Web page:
The Screens

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The Screens (French: Les Paravents) is a play by the French dramatist Jean Genet. The Screens_sentence_0

Its first few productions all used abridged versions, beginning with its world premiere under Hans Lietzau's direction in Berlin in May 1961. The Screens_sentence_1

Its first complete performance was staged in Stockholm in 1964, two years before Roger Blin directed its French premiere in Paris. The Screens_sentence_2

Textual history The Screens_section_0

Genet began writing the play in 1955 and continued to develop it over the following few years, completing a first version in June 1958. The Screens_sentence_3

He re-wrote the play further while in Greece towards the end of 1959. The Screens_sentence_4

Marc Barbezat's publishing company L'Arbalète published it in February 1961, after which Genet re-wrote the play again. The Screens_sentence_5

It was first published in English by Grove Press, New York in 1962 (translated by Bernard Flechtman), with Faber and Faber publishing the UK edition the following year. The Screens_sentence_6

In 1976, Genet published a second, revised version, which appears in the French edition of his Complete Works. The Screens_sentence_7

Production history The Screens_section_1

The play premièred in an abridged German version in May 1961 at the Schlosspark-Theater in Berlin, which Hans Lietzau directed. The Screens_sentence_8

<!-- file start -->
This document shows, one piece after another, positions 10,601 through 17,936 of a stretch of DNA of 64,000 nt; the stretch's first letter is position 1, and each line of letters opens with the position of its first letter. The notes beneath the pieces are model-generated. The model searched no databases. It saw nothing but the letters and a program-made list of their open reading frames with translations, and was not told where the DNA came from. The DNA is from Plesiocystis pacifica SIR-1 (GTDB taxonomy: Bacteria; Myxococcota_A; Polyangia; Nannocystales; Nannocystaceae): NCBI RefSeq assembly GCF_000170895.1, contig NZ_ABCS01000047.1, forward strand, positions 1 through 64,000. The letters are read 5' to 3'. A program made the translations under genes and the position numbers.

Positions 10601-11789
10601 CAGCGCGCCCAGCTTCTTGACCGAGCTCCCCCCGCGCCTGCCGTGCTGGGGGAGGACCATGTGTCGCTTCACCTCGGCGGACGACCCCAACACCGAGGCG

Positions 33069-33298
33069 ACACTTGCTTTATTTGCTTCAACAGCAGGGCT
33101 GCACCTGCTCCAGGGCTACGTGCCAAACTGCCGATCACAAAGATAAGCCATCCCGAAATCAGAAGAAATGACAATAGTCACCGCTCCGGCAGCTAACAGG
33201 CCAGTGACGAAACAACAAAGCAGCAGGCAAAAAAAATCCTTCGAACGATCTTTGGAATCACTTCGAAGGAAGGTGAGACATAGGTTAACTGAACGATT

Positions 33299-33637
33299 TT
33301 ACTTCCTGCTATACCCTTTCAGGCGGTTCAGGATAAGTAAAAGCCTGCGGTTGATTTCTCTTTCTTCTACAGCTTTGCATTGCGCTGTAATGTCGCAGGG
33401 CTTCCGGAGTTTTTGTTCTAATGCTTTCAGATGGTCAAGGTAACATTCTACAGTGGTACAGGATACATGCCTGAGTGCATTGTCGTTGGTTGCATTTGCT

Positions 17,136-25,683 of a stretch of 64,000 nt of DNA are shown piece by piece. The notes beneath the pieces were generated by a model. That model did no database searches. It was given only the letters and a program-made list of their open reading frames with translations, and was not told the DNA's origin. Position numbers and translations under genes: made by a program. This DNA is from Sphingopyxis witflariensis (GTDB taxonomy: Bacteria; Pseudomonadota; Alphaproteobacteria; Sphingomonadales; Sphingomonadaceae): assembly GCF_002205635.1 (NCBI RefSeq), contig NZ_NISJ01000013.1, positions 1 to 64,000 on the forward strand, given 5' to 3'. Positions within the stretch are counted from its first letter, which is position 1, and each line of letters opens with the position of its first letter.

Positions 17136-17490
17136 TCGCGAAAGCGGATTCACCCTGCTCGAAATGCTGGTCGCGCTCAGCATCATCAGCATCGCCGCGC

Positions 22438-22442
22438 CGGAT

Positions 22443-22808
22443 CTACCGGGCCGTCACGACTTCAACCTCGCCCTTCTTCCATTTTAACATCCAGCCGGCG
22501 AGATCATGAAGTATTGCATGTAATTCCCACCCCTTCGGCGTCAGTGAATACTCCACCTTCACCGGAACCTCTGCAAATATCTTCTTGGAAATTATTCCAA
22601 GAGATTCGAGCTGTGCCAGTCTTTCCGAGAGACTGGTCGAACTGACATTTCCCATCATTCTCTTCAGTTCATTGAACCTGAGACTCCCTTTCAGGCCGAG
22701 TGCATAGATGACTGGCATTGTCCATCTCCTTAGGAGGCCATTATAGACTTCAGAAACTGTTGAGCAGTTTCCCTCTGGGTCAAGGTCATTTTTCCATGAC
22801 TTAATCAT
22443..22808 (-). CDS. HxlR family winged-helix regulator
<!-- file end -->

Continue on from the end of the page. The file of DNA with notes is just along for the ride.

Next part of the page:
A slightly revised version of the problematic German translation used in Berlin was staged by Leon Epp two years later at the Volkstheater in Vienna in 1963. The Screens_sentence_9

Epp's interpretation emphasised the political conflict between the French and Algerians in the play. The Screens_sentence_10

In 1964 in London, Peter Brook staged two-thirds of the play (its first twelve scenes, in a performance that lasted for two-and-a-half hours) at the Donmar Rehearsal Rooms as part of his experimental "Theatre of Cruelty" season with the Royal Shakespeare Company; he abandoned plans to stage the complete text, partly due to dissatisfaction with Bernard Frechtman's translation. The Screens_sentence_11

The play's first complete performance was directed by Per Verner Carlsson at the Stadsteater in Stockholm in 1964. The Screens_sentence_12

Its five-hour-long production required six months of rehearsal preparation. The Screens_sentence_13

Roger Blin directed the play's French première at the Odéon theatre in Paris, which opened on 21 April 1966. The Screens_sentence_14

Genet became closely involved in rehearsals and published a series of letters to Blin about the theatre, the play, and the progress of its production. The Screens_sentence_15

André Acquart designed the sets and costumes, providing via three collapsible platforms four levels which 27 gliding screens divided into different playing areas, as wells as "sumptuous and theatrical" costumes and make-up. The Screens_sentence_16

Madeleine Renaud played Warda, Jean-Louis Barrault played the Mouth, María Casares played the Mother, and Amidou played Saïd. The Screens_sentence_17

Blin directed a German production in Essen in November 1967. The Screens_sentence_18

Minos Volanakis directed the play's US première in New York 1971. The Screens_sentence_19

Patrice Chéreau directed a production at the Théâtre Nanterre-Amandiers in Nanterre, near Paris, in 1983. The Screens_sentence_20

In 1989 Joanne Akalaitis directed Paul Schmidt's translation at the Guthrie Theater in Minneapolis, with Jesse Borrego as Said, and music by Philip Glass and Foday Musa Suso. The Screens_sentence_21

Credits to the contents of this page go to the authors of the corresponding Wikipedia page: Screens.